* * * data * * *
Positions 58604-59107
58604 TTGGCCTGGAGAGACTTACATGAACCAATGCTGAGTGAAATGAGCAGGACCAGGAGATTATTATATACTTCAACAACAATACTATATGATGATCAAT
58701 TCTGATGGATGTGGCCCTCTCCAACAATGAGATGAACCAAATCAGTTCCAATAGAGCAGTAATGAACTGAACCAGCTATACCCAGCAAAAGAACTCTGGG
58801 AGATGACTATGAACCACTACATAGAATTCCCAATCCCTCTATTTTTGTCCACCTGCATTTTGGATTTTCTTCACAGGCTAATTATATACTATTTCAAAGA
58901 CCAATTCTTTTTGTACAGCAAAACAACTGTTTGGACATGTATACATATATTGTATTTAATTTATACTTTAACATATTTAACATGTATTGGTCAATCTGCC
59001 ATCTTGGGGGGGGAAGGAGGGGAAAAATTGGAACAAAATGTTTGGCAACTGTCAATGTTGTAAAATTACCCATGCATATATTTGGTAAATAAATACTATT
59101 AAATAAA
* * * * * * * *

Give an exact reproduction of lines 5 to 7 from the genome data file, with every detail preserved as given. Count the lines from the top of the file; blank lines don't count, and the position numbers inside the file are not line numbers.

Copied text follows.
58901 CCAATTCTTTTTGTACAGCAAAACAACTGTTTGGACATGTATACATATATTGTATTTAATTTATACTTTAACATATTTAACATGTATTGGTCAATCTGCC
59001 ATCTTGGGGGGGGAAGGAGGGGAAAAATTGGAACAAAATGTTTGGCAACTGTCAATGTTGTAAAATTACCCATGCATATATTTGGTAAATAAATACTATT
59101 AAATAAA